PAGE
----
We are in a situation where the appropriate and sustainable pricing of one underwriting strategy is no longer the same as the next.
This became abundantly clear with the growth of ILS and alternative capital, as more efficient and lower-cost ways to manage and deploy a pool of underwriting capacity came to the fore, leaving a gap between the traditional and alternative, as well as between strategies on either side.
Not every traditional reinsurance firm is operating to the same strategy and levels of efficiency, while not every ILS fund manager or collateralized reinsurance vehicle has the same cost-base, or accesses its risks in the same manner.
Efficiency can now be layered upon the underwriting of risk in many different ways.
With the ultimate goal being the creation of a portfolio of risk that meets your desired shape, mix and return targets, there are so many ways to slice and dice this market now that finding a level of pricing everyone could agree on being appropriate and sustainable seems impossible.
That’s actually the way it should be, of course.
One price does not fit all and why should it, which is especially true in a marketplace that uses leverage, has different levels of capital efficiency and where investment returns can augment the reach of its capacity.
So the traditional market itself is unlikely to ever agree on where appropriate and sustainable pricing levels sit, as they all have different levers to pull and return targets to meet.
So the ILS market is never going to have the same view on appropriate and sustainable pricing as traditional reinsurers, given the difference in their business models and return hurdles.
The appropriateness and sustainability of pricing can only be in the eyes of each underwriter, his executive team and of course his capital providers.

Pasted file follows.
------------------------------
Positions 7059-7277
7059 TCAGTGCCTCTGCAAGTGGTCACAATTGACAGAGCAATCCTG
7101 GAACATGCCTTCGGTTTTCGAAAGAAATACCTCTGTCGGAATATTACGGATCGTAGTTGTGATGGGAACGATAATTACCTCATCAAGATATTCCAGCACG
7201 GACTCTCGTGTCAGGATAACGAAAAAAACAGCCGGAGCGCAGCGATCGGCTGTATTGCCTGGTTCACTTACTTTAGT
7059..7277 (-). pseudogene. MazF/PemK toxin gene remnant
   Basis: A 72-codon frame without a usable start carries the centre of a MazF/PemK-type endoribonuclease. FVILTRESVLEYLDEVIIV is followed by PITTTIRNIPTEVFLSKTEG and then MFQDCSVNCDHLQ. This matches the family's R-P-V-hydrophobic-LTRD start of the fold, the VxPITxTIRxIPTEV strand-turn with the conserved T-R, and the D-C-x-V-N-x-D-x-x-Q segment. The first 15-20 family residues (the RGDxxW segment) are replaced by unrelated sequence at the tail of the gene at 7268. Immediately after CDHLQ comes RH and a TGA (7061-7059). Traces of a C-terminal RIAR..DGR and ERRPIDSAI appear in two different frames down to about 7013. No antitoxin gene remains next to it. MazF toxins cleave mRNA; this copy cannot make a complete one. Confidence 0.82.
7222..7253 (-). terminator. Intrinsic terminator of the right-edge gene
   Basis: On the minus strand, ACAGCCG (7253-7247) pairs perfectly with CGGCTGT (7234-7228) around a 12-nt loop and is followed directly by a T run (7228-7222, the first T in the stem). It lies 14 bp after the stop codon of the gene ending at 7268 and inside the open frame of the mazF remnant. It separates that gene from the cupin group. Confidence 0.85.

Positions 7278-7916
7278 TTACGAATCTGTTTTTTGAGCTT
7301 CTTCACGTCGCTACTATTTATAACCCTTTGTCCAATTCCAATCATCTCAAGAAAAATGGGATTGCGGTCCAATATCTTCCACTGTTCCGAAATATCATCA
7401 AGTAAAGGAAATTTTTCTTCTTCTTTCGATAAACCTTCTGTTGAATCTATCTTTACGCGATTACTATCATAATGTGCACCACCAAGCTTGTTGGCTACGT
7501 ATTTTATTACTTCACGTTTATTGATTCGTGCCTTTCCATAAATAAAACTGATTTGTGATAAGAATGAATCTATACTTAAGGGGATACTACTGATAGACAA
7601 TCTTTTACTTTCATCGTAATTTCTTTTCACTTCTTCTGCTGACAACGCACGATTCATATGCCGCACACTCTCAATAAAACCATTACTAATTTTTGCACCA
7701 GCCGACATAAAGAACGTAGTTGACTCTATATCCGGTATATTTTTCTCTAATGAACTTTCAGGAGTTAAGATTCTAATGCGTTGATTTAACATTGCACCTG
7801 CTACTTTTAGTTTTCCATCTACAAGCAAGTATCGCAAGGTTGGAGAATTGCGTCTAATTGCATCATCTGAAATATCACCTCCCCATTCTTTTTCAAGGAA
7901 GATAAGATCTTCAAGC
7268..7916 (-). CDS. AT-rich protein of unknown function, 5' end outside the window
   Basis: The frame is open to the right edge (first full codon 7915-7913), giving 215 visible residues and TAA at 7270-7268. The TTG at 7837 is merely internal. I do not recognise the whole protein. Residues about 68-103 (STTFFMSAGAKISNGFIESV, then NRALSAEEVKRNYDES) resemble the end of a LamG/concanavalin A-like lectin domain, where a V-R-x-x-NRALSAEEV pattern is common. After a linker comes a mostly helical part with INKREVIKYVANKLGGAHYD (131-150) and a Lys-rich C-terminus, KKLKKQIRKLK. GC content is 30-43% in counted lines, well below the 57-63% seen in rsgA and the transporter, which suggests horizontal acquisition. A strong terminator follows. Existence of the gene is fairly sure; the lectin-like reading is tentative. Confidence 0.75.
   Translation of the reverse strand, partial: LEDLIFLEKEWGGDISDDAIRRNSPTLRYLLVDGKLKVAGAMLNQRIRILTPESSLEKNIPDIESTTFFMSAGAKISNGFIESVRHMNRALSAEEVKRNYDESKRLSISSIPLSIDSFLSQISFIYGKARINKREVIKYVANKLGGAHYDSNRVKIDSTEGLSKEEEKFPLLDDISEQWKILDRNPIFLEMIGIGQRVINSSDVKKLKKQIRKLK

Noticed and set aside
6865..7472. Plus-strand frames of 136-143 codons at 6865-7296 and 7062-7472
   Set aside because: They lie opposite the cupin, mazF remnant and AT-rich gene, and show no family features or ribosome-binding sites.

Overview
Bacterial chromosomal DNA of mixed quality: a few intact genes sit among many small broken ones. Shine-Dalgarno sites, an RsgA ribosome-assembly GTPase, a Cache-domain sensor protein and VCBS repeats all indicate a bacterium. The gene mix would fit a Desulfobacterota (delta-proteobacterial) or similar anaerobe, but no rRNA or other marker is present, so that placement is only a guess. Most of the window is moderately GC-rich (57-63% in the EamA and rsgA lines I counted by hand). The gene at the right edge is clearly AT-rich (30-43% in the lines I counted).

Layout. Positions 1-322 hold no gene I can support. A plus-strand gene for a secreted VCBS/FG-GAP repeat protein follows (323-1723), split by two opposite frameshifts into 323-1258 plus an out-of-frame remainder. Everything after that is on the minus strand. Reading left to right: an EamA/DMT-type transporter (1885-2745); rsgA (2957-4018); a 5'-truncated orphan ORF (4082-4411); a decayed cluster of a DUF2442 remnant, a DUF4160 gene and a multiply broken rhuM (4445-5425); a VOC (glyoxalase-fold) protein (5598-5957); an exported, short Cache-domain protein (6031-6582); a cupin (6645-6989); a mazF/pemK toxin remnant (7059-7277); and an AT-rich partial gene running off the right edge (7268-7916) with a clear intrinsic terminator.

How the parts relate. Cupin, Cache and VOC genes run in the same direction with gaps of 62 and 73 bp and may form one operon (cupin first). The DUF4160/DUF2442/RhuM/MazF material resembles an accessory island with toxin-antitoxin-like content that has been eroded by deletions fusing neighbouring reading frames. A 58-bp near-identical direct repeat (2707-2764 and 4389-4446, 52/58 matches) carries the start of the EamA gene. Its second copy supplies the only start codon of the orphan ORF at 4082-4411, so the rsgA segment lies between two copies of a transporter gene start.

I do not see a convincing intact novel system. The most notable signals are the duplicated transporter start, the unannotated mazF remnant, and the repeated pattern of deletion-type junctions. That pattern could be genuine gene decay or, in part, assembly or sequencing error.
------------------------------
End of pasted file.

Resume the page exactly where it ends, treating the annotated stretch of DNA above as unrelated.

Given the constant evolution of the reinsurance business model, with ILS, the hedge fund reinsurance and total return strategies, underwriters targeting the sources of risk, players seeking to disintermediate the intermediaries, exchange trade risk directly on technology platforms, and other strategies that add layers of efficiency by accessing risk more directly, it is hard to imagine a market that isn’t characterised by competition on price and therefore pressure on returns.
So if pricing does revert to a level that some underwriters find appropriate and sustainable it may not be for very long, as there will always be someone who finds that they are happy with pricing at a level beneath that.
Ultimately this should be good for the end-users of risk transfer, the policyholders and protection buyers, as efficiency layers itself over insurance and reinsurance underwriting, ultimately making the transfer of risk cheaper and therefore more affordable for everyone.
But spare a thought for the executive teams, as the coming years are unlikely to be any easier than the last five or so have been (in our opinion). Prices may rise, but it’s difficult to see them being considered appropriate and sustainable by many or for very long.
Disruption is now such a broad theme in re/insurance, that even if pricing is found to be appropriate and sustainable the level it is found at will differ among players and is likely to be extremely short-lived.